Compared side-by-side, these form fields are obviously going to take less effort to complete than a short answer field.

But, used strategically, a single short-answer fields can gather not only more, but?better data than?several true/false or multiple choice fields.

The question you ask a user to respond to important to focus on to be certain the data you’ll get will be of value. Make sure it’s pointed, but not so focused that you deny yourself the opportunity to be surprised by the information users are willing to share.

4. Integrate with Email

Not every item you’ve written on your list of data points ought to be included in the form you’re making.

This form is only?one of many ways that you can get this data. Adding too many fields, even non-required fields behind contextual drop-downs, will still undermine form completions and the quality of data produced by your form.

Integrate this form as part of a wider data-extracting strategy, using email, and you stand a far better shot of getting?all the data you need.

For example, say you’re building a pre-registration form for an event in a year from now.

You need registrant payment information, but you don’t need it?right now.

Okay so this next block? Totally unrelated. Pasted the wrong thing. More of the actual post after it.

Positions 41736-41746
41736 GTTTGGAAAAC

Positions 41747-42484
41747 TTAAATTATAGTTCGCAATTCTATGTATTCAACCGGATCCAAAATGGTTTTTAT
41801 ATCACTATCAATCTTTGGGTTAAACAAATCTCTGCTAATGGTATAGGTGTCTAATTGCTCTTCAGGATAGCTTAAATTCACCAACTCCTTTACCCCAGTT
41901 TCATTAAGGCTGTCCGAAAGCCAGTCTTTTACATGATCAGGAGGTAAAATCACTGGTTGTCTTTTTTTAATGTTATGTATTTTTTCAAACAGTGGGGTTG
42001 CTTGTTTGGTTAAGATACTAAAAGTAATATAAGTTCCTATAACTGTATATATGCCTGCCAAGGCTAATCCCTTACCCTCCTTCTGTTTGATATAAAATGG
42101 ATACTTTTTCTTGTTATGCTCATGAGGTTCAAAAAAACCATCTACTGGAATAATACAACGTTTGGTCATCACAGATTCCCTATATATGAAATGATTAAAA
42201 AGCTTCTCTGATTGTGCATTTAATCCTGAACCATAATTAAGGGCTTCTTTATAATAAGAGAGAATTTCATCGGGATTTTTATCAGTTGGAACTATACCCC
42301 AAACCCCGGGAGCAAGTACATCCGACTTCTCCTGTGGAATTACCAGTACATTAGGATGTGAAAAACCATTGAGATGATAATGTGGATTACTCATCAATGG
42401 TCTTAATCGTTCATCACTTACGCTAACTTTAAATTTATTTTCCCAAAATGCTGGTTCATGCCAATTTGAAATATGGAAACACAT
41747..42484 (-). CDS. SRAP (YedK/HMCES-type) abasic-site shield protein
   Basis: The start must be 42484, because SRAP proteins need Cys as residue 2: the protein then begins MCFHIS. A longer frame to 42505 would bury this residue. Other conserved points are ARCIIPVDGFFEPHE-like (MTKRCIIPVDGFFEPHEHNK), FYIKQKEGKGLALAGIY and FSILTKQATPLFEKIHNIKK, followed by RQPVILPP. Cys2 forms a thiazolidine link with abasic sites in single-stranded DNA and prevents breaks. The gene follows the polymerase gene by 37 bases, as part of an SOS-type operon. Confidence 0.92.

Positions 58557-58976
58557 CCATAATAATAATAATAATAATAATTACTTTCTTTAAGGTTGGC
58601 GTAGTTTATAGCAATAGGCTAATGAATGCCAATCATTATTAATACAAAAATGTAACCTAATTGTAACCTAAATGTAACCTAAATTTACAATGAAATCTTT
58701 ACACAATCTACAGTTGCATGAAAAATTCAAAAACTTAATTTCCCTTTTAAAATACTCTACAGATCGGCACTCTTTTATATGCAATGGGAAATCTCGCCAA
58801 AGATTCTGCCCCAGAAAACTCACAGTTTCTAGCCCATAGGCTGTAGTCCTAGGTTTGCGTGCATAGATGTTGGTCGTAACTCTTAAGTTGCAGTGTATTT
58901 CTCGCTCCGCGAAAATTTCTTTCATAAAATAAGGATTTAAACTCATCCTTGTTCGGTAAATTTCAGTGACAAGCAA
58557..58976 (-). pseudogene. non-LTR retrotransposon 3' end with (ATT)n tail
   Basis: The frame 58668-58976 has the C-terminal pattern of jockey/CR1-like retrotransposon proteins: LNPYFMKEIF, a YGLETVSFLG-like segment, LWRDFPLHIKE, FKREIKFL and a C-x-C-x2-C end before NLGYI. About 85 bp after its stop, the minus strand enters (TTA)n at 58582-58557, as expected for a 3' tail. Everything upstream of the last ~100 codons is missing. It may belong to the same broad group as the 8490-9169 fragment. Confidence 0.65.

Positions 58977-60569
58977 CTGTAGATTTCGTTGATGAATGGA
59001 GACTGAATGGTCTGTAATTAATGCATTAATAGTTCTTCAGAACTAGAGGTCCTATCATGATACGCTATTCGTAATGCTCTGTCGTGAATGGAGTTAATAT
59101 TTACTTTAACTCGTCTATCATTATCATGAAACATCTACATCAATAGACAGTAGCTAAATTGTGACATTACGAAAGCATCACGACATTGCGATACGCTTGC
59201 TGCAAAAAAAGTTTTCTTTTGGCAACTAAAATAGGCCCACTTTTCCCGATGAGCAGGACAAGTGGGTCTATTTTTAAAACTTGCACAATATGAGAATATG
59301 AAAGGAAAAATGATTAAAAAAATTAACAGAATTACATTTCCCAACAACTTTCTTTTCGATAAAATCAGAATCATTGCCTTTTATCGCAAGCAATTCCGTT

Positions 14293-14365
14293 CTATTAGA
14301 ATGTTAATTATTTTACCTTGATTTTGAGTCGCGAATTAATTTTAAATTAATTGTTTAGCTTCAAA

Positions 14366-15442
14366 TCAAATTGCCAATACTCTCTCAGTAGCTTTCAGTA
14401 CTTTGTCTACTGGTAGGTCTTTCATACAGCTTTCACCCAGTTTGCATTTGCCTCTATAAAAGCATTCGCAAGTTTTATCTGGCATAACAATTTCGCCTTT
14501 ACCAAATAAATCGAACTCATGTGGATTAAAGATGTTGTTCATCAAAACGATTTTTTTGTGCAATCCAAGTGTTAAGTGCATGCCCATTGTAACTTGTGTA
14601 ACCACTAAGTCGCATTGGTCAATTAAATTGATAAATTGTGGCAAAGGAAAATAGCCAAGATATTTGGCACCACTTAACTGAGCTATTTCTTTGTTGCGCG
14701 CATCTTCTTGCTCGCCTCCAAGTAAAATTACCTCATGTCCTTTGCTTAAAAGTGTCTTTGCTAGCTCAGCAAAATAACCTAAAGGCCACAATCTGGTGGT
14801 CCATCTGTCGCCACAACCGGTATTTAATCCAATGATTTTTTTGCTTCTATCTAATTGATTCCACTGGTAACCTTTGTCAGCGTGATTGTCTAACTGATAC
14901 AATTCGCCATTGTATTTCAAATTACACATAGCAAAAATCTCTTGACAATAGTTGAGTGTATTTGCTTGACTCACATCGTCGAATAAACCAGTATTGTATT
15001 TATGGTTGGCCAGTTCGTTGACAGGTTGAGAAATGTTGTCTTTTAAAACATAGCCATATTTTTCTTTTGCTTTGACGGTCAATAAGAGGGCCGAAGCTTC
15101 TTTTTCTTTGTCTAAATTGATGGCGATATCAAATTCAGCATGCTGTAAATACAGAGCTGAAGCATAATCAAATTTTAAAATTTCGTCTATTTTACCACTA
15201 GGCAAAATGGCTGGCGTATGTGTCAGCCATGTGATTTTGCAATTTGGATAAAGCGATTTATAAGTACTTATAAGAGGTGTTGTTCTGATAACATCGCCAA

If your form were to require that information a year in advance of your event – before speakers are chosen, vendors are confirmed, or a venue is even selected – there’s little doubt that it would produce little to no value.

On the other hand ask a form-filler for their name, email, maybe phone number and business name – and you can confidently expect accurate data, and completed form fills.

Later in the year, use the data from that form to build and email list. Create a second form, this one specifically for payment info, and send it out to your pre-registrants. Both forms are small and easy to complete, so you can expect them to do a much better job at extracting the info you’re looking for!

The Form Builders Prayer

When building forms, there’s a quick and easy way to make sure you’re complying with the best practices we’ve outlined above. When adding fields, ask yourself, almost like a mantra:

Do I need this data?

If yes,

Do I need this data, right now?

If yes,

Do I need this data, right now, from this form?